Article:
The earliest works on the disc, the Quatre Poemes from 1914/16  and Six Poemes de Apollinaire, both cycles written when he was still at the Paris Conservatoire, are examples of his mosaic technique, assemblages of tiny, highly characterful objects, often with striking piano parts. The Jean Cocteau settings, which date from 1926, bring us closest to the Honegger who was part of Les Six, with perky, chattery songs à la Poulenc alongside lyric ones with complex piano parts and more serious ones. Yet by 1941 he was writing the Trois Psaumes with real plainness and expressive simplicity.

Holger Falk sings with great beauty of tone and fine control of the line, lots of lovely fluid lyricism, yet with brilliant words where necessary. He has a nice easy top to his voice and his tone quality suits the songs, as does his intelligent approach. Pianist Steffen Schleiermacher, playing on a period Steinway dating from 1901, is an intelligent partner providing fine, flexible support and dazzling where the composer allows him to. A highly recommended exploration of a still underrated area of the composer's output.

Arthur Honegger (1892-1955) - Saluste du Bartas (1941) Arthur Honegger - Trois Chansons de Rene Morax (1926)
Arthur Honegger - Trois Poemes de Paul Claudel (1940)
Arthur Honegger - Trois Poemes de Paul Fort (1916)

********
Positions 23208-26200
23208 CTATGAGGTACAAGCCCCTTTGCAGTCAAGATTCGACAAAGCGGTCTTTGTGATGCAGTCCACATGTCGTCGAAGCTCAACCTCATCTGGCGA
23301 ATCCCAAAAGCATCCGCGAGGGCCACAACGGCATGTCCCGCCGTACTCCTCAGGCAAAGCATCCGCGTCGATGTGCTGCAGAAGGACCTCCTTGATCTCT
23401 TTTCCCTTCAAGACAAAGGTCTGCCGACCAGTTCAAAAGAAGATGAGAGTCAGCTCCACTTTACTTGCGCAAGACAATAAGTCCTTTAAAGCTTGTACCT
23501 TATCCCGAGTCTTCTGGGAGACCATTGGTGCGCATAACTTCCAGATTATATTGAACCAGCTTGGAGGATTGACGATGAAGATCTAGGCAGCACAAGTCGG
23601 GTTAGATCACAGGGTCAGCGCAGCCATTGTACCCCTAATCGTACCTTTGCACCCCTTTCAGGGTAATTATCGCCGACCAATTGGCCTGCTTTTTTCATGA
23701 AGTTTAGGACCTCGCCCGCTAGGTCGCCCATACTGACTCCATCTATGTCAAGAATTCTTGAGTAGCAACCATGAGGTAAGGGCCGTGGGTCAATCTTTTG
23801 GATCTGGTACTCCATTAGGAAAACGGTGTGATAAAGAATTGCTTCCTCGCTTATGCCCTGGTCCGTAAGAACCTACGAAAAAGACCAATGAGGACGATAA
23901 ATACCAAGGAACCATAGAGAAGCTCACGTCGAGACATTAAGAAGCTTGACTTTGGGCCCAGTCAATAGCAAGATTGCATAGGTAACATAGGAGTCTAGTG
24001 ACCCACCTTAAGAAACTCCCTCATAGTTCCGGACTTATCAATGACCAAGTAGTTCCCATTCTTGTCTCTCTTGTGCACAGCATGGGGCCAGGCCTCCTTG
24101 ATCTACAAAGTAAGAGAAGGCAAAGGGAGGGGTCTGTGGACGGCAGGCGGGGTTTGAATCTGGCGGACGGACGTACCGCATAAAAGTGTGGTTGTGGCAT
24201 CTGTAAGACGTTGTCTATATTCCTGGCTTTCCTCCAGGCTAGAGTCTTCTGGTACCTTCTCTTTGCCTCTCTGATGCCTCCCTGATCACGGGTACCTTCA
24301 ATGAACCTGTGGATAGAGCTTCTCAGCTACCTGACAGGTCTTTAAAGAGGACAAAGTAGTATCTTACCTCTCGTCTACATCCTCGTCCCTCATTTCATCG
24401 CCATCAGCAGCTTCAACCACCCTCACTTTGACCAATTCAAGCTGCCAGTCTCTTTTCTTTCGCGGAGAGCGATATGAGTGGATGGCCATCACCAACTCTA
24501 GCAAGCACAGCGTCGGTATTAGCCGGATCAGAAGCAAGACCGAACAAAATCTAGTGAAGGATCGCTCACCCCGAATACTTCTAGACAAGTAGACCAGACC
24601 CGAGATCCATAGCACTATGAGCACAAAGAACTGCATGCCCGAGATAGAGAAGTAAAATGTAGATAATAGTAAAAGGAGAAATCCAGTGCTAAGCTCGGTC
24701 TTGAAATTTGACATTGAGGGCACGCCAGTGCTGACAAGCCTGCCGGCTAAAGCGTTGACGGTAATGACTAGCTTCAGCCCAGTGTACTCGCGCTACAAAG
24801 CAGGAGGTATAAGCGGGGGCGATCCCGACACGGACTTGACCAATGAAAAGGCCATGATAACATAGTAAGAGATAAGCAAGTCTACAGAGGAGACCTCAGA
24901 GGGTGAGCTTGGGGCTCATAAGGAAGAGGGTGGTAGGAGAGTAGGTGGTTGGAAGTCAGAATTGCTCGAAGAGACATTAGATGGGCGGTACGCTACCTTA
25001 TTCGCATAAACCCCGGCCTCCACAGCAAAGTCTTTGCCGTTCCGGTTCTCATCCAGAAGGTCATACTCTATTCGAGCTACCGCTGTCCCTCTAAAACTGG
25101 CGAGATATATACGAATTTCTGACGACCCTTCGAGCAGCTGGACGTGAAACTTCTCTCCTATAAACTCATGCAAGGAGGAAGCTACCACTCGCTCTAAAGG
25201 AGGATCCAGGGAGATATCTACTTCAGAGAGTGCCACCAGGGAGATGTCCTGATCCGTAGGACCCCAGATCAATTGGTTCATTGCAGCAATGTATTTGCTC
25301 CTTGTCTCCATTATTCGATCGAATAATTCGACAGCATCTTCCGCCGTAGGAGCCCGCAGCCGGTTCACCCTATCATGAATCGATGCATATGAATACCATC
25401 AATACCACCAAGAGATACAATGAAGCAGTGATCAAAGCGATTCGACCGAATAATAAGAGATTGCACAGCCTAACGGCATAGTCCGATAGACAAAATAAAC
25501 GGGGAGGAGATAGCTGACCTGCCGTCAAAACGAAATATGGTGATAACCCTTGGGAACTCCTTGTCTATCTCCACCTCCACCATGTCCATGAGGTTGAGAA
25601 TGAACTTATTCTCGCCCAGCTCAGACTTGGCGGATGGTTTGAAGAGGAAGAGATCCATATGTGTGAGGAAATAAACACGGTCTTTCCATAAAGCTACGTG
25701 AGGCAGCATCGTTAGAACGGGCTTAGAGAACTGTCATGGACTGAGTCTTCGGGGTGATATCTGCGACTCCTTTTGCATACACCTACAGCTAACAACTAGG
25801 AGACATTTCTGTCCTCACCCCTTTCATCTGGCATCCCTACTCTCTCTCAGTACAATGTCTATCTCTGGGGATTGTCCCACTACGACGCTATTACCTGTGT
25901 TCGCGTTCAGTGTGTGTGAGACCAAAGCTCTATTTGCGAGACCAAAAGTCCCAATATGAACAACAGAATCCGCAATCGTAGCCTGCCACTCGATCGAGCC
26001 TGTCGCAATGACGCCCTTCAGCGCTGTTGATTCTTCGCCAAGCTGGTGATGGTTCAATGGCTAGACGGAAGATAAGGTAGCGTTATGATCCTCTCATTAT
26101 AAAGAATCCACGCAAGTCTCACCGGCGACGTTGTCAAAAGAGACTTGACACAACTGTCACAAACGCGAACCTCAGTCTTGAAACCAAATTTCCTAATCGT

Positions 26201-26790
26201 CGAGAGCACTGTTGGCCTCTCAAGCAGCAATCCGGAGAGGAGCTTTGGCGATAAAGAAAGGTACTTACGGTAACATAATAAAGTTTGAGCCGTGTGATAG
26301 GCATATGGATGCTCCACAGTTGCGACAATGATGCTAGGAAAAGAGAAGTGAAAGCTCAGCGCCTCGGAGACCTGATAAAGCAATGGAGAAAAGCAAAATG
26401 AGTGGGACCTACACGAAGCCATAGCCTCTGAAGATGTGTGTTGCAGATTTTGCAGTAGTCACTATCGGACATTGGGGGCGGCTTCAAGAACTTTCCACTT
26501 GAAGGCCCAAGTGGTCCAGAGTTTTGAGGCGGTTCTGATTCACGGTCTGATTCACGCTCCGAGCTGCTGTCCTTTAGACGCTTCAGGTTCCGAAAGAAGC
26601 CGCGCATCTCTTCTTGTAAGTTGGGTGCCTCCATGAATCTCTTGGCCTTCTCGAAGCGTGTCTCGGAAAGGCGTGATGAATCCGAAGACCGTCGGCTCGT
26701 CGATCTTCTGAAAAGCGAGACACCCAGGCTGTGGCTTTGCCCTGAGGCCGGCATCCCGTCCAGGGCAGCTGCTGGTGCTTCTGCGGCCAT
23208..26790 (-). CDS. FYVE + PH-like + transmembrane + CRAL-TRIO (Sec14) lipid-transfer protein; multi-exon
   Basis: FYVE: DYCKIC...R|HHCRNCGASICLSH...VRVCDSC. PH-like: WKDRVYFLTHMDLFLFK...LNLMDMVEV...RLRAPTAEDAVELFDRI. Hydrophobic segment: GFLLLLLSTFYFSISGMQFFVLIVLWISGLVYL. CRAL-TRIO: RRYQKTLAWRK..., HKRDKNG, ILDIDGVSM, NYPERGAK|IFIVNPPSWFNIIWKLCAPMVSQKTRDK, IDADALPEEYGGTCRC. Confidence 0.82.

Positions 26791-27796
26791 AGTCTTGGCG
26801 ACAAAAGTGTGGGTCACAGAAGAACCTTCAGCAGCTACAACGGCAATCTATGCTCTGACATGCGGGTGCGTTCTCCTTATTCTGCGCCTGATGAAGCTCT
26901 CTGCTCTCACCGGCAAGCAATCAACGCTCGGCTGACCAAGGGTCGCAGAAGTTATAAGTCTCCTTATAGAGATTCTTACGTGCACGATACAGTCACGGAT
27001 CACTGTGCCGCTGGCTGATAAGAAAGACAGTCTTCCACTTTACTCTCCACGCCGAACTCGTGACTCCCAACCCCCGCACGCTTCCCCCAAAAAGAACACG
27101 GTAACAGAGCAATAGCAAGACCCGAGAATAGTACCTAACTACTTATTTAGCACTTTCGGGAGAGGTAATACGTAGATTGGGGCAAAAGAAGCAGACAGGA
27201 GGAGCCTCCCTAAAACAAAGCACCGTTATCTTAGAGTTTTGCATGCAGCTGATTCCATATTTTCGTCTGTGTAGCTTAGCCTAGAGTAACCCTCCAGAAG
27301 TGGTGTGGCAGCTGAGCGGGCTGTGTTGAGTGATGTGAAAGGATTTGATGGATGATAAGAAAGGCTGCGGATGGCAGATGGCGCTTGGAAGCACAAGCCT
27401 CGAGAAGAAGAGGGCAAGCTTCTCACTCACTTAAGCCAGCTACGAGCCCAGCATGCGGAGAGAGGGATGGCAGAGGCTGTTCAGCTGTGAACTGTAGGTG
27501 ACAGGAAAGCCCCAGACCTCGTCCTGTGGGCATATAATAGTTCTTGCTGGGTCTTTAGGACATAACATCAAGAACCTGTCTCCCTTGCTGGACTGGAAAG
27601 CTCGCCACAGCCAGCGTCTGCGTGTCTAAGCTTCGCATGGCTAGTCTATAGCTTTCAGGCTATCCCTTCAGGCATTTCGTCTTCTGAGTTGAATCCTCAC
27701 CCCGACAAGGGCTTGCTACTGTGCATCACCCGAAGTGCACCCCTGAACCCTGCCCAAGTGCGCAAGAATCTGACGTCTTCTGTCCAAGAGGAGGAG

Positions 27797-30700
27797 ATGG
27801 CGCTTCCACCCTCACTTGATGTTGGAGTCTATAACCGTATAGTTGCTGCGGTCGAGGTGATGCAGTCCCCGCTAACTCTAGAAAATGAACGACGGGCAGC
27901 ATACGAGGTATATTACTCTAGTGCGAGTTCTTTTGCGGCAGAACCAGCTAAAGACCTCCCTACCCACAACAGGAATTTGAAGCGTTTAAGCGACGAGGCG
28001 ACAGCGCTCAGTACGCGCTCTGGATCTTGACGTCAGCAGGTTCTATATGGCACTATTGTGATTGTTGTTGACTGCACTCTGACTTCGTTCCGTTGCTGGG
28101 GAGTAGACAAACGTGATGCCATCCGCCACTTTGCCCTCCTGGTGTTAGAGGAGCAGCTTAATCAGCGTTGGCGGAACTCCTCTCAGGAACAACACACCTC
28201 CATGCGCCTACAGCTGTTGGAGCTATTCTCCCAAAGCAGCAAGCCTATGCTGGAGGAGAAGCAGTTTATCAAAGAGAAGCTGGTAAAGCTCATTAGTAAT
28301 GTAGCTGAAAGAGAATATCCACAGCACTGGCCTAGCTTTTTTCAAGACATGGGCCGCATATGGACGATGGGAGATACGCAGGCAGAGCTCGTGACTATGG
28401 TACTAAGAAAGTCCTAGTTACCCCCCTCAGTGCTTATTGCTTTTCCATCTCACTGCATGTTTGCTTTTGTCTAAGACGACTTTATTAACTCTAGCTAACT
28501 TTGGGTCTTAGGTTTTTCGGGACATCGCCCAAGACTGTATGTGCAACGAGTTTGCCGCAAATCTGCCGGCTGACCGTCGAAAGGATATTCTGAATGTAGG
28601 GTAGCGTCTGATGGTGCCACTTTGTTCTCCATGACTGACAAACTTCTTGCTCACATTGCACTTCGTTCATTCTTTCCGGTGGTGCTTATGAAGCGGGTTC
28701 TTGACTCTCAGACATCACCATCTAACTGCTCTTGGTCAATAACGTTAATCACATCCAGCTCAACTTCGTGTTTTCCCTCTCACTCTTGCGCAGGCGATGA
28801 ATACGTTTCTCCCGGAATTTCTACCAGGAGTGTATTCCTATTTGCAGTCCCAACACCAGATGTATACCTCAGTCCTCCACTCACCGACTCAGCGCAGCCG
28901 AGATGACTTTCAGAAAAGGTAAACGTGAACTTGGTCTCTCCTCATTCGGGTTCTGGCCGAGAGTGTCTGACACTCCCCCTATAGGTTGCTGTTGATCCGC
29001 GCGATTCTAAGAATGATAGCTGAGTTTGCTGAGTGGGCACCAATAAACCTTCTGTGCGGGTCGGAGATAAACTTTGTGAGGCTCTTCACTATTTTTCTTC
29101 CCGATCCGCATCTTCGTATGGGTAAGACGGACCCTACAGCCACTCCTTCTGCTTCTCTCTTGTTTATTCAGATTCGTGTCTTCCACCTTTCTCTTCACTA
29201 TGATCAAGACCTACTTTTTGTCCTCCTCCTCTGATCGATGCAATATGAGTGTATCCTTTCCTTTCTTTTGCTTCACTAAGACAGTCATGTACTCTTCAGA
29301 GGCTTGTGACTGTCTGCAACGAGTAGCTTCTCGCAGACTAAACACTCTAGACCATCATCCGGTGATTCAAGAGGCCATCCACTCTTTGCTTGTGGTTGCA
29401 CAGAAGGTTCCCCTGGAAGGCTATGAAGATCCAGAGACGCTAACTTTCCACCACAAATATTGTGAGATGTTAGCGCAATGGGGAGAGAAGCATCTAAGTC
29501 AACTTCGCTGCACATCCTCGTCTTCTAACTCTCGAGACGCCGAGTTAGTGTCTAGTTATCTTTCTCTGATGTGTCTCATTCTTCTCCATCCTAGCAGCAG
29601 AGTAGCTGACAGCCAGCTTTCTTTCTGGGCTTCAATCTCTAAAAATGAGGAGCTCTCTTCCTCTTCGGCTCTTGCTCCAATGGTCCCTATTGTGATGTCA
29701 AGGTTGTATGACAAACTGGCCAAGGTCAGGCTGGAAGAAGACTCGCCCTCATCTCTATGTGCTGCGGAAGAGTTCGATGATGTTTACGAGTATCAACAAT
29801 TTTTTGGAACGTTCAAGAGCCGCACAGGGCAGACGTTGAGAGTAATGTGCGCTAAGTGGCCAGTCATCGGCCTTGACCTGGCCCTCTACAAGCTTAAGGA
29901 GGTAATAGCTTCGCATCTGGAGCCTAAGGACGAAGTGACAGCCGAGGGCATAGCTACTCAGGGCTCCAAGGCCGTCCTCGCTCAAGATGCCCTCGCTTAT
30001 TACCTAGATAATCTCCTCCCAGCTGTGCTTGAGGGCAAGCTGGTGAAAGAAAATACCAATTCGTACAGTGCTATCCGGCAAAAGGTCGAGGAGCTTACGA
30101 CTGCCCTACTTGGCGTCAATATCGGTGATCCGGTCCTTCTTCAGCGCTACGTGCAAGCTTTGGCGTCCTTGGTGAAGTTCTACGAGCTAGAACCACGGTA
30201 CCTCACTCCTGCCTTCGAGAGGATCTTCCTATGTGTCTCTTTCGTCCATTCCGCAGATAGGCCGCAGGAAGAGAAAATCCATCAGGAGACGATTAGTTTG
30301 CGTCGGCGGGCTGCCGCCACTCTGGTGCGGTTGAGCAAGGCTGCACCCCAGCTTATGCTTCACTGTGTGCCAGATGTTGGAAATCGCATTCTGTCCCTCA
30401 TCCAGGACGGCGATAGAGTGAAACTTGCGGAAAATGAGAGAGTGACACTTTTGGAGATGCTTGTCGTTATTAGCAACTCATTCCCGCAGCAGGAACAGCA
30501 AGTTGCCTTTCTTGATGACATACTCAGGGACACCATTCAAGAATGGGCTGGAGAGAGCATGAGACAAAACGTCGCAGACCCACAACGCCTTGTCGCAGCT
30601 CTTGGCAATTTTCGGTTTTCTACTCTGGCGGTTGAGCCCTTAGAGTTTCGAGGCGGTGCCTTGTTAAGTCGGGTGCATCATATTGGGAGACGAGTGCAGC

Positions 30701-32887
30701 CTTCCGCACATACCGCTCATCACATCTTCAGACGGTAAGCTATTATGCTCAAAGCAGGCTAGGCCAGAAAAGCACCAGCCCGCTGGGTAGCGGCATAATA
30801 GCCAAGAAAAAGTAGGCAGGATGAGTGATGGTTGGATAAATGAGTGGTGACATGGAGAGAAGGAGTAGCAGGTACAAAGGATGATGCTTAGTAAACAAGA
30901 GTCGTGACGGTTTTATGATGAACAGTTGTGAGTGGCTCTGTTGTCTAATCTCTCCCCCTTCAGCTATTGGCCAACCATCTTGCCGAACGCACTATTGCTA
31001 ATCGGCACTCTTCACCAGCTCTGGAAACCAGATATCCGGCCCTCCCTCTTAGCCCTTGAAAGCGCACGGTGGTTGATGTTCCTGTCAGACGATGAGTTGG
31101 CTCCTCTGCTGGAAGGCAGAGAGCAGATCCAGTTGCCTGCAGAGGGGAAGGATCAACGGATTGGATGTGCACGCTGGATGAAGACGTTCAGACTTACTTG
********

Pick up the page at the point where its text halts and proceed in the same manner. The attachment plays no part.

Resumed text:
Arthur Honegger - Trois Psaumes (1941)
Arthur Honegger - Quatre Chansons pour Voix Grave (1945)
Arthur Honegger - Quatre Poemes (1914/16)
Arthur Honegger - Six Poemes de Apollinaire (1916)
Arthur Honegger - Six Poesies de Jean Cocteau (1923)
Arthur Honegger - Chanson de Pierre de Ronsard (1924)
Arthur Honegger - Nature Morte (1917)
Arthur Honegger - Petit Cours de Morale (1941)
Arthur Honegger - Vocalise (1929)
Holger Falk (baritone)
Steffen Schleiermacher (piano)
Recorded 25-27 August 2020, Konzerthaus Abtai Marienmunsters
MDG 613 2203-2 1CD [73.30]

Elsewhere on this blog

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  • A sequence of vivid characters: William Walton's A Song for the Lord Mayor's Table alongside Puccini, Verdi and Finzi in a superb recital from Elizabeth Llewellyn and Simon Lepper concert review
  • Composing is not something that you decide to do, it chooses you: I chat to composer Richard Danielpour about his new work which arose directly out of the events of 2020 - interview
  • Quite an occasion: Sir John Eliot Gardiner conducts early Handel and Bach for his 60th appearance at the BBC Proms - concert review
  • Surprisingly satisfying: Bach's The Art of Fugue from Les inAttendus (accordion, bass viol, Baroque violin) - record review
  • Unsettling and distinctive: Gregory Brown's new work for vocal sextet and electronics, Fall and Decline - record review
  • Against the odds: a fine musical performance triumphs over unseasonal weather and an unsympathetic sound system in ENO's venture south of the river - opera review
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  • Creating the musical language that belongs to the film: I chat to composer Benjamin Woodgates about writing for film, notably his first feature film score for Dream Horse interview
  • A complex mix of dance, text and music: William K.z.'s The Growth of Silk at Camden Fringe - opera review
  • Strong impact: Handel's Alcina from Ensemble OrQuesta at Arcola Theatre's Grimeborn Festival - opera review
  • Home